allowed to quit school.” Since dyslexia testing’s availability is a fairly new, it is unlikely

that grandparents or older generations were identified as dyslexic, and more likely they

were known as school haters.


Language tasks are the main area of struggle for individuals with dyslexia. Oral

speaking is frequently a strong suit, as is math, spatial thinking, sports, music, art or

showing empathy. Reading, spelling and expressing one’s self in writing can be really

tough.


Brain architecture is the culprit. In the fourth month of gestation, when the brain is forming, rather that a close area of brain cells to perform language tasks as non-

dyslexic individuals have, the language processing area is broken up and somewhat

scattered in islands. This inefficient brain wiring system is the cause of dyslexia.

Multi-sensory instruction helps, because it uses more of the brain, and makes the

information “stickier” and easier to remember. Simultaneous multi-sensory techniques

are the most helpful of all.


School challenges for a dyslexic child slide.

Let’s just list the school struggles and get it out of the way. This slide certainly explains

why dyslexic Uncle Harry quit school in third grade to work in the transcontinental

railroad, doesn’t it? No wonder dyslexic kids are not thrilled to go to school.


Writing simulation slide

Let’s build some empathy with a simulation of how it feels to try and write even a short

paragraph under rules that lay out a different set of writing conventions from the ones

we are accustomed to. The reason this simulates writing for a dyslexic person is that

they struggle mightily with remembering the standard writing conventions of

capitalization, punctuation, spelling and letter formation. This is the one slide that will

make a believer out of doubters because it allows them to feel how the dyslexic child

feels when he or she tries to write.


What helps dyslexia slide

Get the child tested. Knowing for sure what the problem is will give a set of steps

toward a solution. Rather than expending energy wondering what is wrong and putting

bandaid accommodation fixes on issues, put a name to the trouble, and follow the

steps to remediation. Children as young as four can be identified as having tendencies

toward dyslexia and start tutoring. It does take a tester with specialized training to test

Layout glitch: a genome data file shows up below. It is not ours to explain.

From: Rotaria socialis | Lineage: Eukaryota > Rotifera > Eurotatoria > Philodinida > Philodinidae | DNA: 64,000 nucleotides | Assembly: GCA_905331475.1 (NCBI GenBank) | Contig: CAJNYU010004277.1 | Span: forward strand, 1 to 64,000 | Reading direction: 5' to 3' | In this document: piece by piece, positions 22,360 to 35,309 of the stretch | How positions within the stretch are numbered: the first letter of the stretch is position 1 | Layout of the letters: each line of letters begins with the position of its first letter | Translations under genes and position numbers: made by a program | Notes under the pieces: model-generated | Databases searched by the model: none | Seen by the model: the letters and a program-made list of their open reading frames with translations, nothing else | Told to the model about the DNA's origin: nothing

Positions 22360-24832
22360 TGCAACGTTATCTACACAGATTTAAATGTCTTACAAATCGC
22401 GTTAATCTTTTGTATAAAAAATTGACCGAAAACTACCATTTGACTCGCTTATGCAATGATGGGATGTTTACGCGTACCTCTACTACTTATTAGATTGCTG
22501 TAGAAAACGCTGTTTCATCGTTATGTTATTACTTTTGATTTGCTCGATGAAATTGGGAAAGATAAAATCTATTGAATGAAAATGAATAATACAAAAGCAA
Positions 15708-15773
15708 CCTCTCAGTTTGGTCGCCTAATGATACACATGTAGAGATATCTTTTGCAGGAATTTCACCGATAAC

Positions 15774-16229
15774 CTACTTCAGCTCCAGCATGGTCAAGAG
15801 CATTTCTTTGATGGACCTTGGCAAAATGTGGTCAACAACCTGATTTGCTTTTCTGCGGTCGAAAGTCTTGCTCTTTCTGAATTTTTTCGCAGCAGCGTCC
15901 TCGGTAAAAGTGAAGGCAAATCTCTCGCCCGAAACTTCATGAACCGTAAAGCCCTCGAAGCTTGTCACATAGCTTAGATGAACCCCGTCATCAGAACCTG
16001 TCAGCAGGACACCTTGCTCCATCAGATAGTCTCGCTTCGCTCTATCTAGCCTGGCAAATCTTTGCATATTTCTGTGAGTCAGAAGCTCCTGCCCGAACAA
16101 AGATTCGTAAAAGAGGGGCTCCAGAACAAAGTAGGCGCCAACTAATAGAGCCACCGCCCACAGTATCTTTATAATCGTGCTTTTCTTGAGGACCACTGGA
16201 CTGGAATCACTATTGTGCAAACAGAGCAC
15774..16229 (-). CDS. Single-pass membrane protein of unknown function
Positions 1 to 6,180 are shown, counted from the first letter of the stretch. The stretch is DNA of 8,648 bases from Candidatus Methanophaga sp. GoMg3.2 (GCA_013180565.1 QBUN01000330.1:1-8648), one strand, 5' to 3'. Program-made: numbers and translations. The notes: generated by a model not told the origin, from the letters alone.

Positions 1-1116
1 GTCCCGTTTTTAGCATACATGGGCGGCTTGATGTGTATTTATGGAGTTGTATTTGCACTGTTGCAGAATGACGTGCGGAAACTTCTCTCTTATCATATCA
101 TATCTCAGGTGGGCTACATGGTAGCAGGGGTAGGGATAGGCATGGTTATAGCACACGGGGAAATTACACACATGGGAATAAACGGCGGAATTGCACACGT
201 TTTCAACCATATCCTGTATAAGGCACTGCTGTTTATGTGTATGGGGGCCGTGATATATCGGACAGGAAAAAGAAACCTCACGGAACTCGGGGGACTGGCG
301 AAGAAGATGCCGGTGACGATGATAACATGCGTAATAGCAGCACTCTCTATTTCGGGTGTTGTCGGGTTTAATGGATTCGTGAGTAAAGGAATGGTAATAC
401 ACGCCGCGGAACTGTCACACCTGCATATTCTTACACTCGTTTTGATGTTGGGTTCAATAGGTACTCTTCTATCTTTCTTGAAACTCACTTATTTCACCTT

for dyslexia.


Act now

Time is not on your child’s side when we are talking about dyslexia. The sooner

remediations begin, the better the outcome and the sooner that child can be learning

easily with the rest of his or her classmates. Waiting to see if a child will “outgrow

dyslexia” is not a good idea.


Multi-sensory instruction will help. That means techniques such as practicing spelling

words by categorizing them by spelling pattern, and finger tracing the letters in a sand

tray or shaving cream as the letters are said aloud and the word pronounced after it is

spelled.


Orton-Gillingham tutoring is the gold standard approach for tutoring students with

dyslexia. It is multi-sensory, systematic, cumulative and individualized. It works best in

very small groups or one-on-one.


Realize improvement takes time. It is common for one to three years to be the

timeframe for completing Orton-Gillingham (O-G) tutoring. All 44 phonemes and 250

spelling variations are taught, along with lots of practice in how to divide longer words

into syllables, and what the vowel sound will be in each of those syllables. It is a lot,

but is worth the investment.


Orton and Gillingham info slide

Just so you know these pioneers were real.


FAQ’s slide

The surface is scratched with a few places to start looking for more information. You

can always email me (Grandma Betty can email me too.) and ask specific questions.

You can book an hour of my consulting time if you want a dedicated sit-down

consultation, either in person or via Zoom.


Cindy’s marketing slide

I gave you a presentation and walked you through talking points. This is the tax for my

efforts. :) Tell your family to subscribe to the newsletter or check out my website.


Did you forget to download a copy of the slides that were discussed in this blog? If so, you can still download your FREE copy!